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article imageHandheld digital probe aids cancer screening

By Tim Sandle     Aug 1, 2017 in Science
Montreal - A new device, devices by Canadian technologists, can help patients with common forms of cancer survive for longer and with a reduced risk of recurrence. The device is a multimodal optical spectroscopy probe.
he device, an intraoperative probe that reliably detects multiple types of tumor cells, has been devised by scientists from the Polytechnique Montréal. The device has been tested out at the University of Montreal Hospital Research Center (CRCHUM) and the Montreal Neurological Institute and Hospital (The Neuro), with reported success.
The device is intended to be used for screening for brain cancer cells and cancers associated with the colon, lung and skin. The aim is to do so with improved accuracy, sensitivity and specificity over conventional technologies.
Based on intraoperative trials, the multimodal optical spectroscopy probe detected cancer cells with close to 100 percent sensitivity. An optical spectrometer is an instrument used to measure properties of light over a specific portion of the electromagnetic spectrum, typically used in spectroscopic analysis to identify materials. Spectroscopy, as a scientific field, is the study of the interaction between matter and electromagnetic radiation.
The probe also applies intrinsic fluorescence spectroscopy to interpret the metabolic composition of the cells, plus diffuse reflectance spectroscopy to analyze intrinsic tissue absorption in patients.
The device was the brainchild of an engineer called Frédéric Leblond and neurosurgical oncology specialist, Dr. Kevin Petrecca. In a research note, Dr. Petrecca says: “Minimizing, or completely eliminating, the number of cancer cells during surgery is a critical part of cancer treatment, yet detecting cancer cells during surgery is challenging.”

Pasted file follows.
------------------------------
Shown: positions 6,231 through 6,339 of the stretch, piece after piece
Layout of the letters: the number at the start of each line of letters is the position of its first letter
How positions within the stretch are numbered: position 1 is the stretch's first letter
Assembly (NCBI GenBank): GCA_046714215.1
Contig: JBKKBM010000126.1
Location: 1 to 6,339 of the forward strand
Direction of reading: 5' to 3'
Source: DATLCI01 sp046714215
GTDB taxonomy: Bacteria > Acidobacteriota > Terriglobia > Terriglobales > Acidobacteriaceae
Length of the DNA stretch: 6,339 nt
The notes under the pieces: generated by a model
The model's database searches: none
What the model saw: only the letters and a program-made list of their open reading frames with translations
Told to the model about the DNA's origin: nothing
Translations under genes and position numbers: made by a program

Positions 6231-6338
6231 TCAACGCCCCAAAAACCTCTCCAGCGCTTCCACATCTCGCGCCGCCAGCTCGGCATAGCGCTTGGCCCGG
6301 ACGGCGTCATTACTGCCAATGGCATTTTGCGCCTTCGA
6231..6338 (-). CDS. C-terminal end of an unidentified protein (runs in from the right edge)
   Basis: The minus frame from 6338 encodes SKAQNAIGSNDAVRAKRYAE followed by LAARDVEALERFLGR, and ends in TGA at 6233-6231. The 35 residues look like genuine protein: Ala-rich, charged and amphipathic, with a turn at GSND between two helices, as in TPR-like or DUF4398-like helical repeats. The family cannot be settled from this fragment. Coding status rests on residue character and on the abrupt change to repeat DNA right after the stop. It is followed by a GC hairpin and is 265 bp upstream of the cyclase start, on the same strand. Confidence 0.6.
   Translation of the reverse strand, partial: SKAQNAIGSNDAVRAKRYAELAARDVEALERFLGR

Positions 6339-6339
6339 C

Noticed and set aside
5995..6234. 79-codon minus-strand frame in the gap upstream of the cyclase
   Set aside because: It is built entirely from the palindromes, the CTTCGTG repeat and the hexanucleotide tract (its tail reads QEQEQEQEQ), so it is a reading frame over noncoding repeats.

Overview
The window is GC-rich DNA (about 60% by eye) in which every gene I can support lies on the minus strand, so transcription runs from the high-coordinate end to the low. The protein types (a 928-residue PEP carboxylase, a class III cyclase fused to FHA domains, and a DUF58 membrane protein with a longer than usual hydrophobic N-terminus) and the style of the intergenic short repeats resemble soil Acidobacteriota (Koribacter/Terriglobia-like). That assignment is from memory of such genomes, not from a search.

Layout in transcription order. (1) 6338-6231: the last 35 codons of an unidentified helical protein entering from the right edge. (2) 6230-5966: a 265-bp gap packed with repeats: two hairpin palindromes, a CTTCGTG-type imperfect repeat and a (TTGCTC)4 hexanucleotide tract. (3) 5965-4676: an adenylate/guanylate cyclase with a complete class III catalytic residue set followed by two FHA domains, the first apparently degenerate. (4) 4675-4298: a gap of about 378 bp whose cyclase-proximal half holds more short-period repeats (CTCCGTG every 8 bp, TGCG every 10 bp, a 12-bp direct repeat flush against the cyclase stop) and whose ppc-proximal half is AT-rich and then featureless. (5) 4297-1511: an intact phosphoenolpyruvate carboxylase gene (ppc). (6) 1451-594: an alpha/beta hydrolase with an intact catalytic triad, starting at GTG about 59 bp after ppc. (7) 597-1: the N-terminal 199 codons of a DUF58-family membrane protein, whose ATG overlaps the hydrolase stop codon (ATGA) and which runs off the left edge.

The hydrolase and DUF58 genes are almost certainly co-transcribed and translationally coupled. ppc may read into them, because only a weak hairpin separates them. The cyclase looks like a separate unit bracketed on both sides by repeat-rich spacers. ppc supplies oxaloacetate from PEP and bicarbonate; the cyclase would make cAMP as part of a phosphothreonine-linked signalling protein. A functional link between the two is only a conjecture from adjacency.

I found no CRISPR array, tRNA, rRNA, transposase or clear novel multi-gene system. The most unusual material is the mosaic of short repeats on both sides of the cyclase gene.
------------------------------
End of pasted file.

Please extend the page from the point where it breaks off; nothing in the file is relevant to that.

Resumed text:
The researcher goes on to state: “Often it is impossible to visually distinguish cancer from normal brain, so invasive brain cancer cells frequently remain after surgery, leading to cancer recurrence and a worse prognosis. Surgically minimizing the number of cancer cells improves patient outcomes."
The probe enables detection of cancer cells in the body, with the aim of helping surgeons to remove cancerous tissues or for medics to direct chemotherapy treatments. The digitally enabled visual accuracy is far greater than any conventional probe that relies on a surgeon to detect tissue of concern.
Initial tests were conducted on some 80 patients during surgery. A more in-depth clinical trial is currently under way. The device and its application has been reported to the journal Cancer Research. The science paper is titled “Highly Accurate Detection of Cancer In Situ with Intraoperative, Label-Free, Multimodal Optical Spectroscopy.”
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